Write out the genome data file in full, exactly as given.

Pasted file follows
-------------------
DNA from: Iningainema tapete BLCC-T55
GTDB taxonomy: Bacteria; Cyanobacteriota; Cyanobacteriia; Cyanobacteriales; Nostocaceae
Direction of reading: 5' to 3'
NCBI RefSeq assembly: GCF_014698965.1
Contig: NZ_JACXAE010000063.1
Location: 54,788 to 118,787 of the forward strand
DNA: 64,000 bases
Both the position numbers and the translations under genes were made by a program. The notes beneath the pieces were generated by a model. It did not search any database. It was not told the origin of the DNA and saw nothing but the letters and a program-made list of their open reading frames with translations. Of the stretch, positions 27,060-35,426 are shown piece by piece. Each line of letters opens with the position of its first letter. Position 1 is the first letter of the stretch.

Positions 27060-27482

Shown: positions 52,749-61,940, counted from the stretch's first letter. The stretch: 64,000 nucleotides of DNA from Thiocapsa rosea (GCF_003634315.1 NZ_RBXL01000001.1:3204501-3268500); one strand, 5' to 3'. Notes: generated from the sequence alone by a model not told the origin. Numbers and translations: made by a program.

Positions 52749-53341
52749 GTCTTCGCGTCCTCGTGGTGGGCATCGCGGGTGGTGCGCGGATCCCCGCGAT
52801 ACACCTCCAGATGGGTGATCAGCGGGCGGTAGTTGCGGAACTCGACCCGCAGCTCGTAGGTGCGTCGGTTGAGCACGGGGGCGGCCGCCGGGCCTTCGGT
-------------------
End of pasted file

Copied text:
DNA from: Iningainema tapete BLCC-T55
GTDB taxonomy: Bacteria; Cyanobacteriota; Cyanobacteriia; Cyanobacteriales; Nostocaceae
Direction of reading: 5' to 3'
NCBI RefSeq assembly: GCF_014698965.1
Contig: NZ_JACXAE010000063.1
Location: 54,788 to 118,787 of the forward strand
DNA: 64,000 bases
Both the position numbers and the translations under genes were made by a program. The notes beneath the pieces were generated by a model. It did not search any database. It was not told the origin of the DNA and saw nothing but the letters and a program-made list of their open reading frames with translations. Of the stretch, positions 27,060-35,426 are shown piece by piece. Each line of letters opens with the position of its first letter. Position 1 is the first letter of the stretch.

Positions 27060-27482

Shown: positions 52,749-61,940, counted from the stretch's first letter. The stretch: 64,000 nucleotides of DNA from Thiocapsa rosea (GCF_003634315.1 NZ_RBXL01000001.1:3204501-3268500); one strand, 5' to 3'. Notes: generated from the sequence alone by a model not told the origin. Numbers and translations: made by a program.

Positions 52749-53341
52749 GTCTTCGCGTCCTCGTGGTGGGCATCGCGGGTGGTGCGCGGATCCCCGCGAT
52801 ACACCTCCAGATGGGTGATCAGCGGGCGGTAGTTGCGGAACTCGACCCGCAGCTCGTAGGTGCGTCGGTTGAGCACGGGGGCGGCCGCCGGGCCTTCGGT